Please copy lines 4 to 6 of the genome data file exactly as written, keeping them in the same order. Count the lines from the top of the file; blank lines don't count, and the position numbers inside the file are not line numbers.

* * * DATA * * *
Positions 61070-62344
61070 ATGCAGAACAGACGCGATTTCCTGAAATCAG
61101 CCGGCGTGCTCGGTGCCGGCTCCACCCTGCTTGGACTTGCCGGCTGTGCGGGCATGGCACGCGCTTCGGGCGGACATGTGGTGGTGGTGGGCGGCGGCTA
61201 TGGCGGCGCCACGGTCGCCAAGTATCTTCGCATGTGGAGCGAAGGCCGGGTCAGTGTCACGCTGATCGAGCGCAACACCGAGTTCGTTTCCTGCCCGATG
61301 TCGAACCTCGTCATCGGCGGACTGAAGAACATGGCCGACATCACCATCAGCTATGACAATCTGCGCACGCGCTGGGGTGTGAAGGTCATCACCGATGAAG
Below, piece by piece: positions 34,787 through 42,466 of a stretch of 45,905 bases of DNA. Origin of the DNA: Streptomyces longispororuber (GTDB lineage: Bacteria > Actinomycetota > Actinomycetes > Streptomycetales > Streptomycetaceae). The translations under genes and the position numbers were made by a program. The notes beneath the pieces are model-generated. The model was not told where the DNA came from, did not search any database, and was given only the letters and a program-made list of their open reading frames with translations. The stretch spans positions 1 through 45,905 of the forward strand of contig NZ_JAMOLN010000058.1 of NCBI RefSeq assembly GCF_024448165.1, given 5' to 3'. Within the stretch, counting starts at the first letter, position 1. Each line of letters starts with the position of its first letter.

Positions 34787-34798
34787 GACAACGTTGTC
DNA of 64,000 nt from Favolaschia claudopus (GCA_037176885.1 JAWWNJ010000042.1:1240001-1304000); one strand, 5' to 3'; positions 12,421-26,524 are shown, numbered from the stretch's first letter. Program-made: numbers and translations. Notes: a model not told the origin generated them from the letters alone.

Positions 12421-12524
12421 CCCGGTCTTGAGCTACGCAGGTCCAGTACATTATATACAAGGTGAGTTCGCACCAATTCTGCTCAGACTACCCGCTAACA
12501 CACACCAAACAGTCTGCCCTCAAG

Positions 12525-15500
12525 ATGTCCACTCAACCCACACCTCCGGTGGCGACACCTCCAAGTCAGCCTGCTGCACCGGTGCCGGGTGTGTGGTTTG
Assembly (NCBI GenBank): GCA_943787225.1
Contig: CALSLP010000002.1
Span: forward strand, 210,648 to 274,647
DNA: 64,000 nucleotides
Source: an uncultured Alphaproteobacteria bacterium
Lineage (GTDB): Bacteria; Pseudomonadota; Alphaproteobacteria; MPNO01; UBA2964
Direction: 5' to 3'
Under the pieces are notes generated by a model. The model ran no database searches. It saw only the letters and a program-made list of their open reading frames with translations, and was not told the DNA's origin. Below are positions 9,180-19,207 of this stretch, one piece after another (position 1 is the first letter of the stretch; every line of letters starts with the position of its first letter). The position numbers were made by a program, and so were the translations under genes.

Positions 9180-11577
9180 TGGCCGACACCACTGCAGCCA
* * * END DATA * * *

61201 TGGCGGCGCCACGGTCGCCAAGTATCTTCGCATGTGGAGCGAAGGCCGGGTCAGTGTCACGCTGATCGAGCGCAACACCGAGTTCGTTTCCTGCCCGATG
61301 TCGAACCTCGTCATCGGCGGACTGAAGAACATGGCCGACATCACCATCAGCTATGACAATCTGCGCACGCGCTGGGGTGTGAAGGTCATCACCGATGAAG
Below, piece by piece: positions 34,787 through 42,466 of a stretch of 45,905 bases of DNA. Origin of the DNA: Streptomyces longispororuber (GTDB lineage: Bacteria > Actinomycetota > Actinomycetes > Streptomycetales > Streptomycetaceae). The translations under genes and the position numbers were made by a program. The notes beneath the pieces are model-generated. The model was not told where the DNA came from, did not search any database, and was given only the letters and a program-made list of their open reading frames with translations. The stretch spans positions 1 through 45,905 of the forward strand of contig NZ_JAMOLN010000058.1 of NCBI RefSeq assembly GCF_024448165.1, given 5' to 3'. Within the stretch, counting starts at the first letter, position 1. Each line of letters starts with the position of its first letter.